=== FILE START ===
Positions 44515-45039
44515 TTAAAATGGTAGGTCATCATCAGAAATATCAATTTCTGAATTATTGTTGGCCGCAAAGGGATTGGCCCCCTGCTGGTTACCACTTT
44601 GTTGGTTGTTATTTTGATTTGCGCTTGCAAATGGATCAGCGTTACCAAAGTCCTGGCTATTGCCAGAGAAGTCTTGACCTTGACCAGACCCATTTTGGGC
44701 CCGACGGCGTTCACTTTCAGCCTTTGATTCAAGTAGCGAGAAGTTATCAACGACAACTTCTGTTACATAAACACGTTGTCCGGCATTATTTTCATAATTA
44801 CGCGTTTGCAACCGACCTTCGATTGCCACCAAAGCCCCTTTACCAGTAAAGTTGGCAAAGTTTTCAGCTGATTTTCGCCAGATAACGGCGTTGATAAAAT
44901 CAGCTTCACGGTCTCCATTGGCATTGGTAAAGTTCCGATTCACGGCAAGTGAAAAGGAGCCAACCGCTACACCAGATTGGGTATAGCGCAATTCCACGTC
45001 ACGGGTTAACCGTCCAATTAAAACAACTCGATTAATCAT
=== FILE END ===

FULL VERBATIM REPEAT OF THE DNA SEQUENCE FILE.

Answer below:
Positions 44515-45039
44515 TTAAAATGGTAGGTCATCATCAGAAATATCAATTTCTGAATTATTGTTGGCCGCAAAGGGATTGGCCCCCTGCTGGTTACCACTTT
44601 GTTGGTTGTTATTTTGATTTGCGCTTGCAAATGGATCAGCGTTACCAAAGTCCTGGCTATTGCCAGAGAAGTCTTGACCTTGACCAGACCCATTTTGGGC
44701 CCGACGGCGTTCACTTTCAGCCTTTGATTCAAGTAGCGAGAAGTTATCAACGACAACTTCTGTTACATAAACACGTTGTCCGGCATTATTTTCATAATTA
44801 CGCGTTTGCAACCGACCTTCGATTGCCACCAAAGCCCCTTTACCAGTAAAGTTGGCAAAGTTTTCAGCTGATTTTCGCCAGATAACGGCGTTGATAAAAT
44901 CAGCTTCACGGTCTCCATTGGCATTGGTAAAGTTCCGATTCACGGCAAGTGAAAAGGAGCCAACCGCTACACCAGATTGGGTATAGCGCAATTCCACGTC
45001 ACGGGTTAACCGTCCAATTAAAACAACTCGATTAATCAT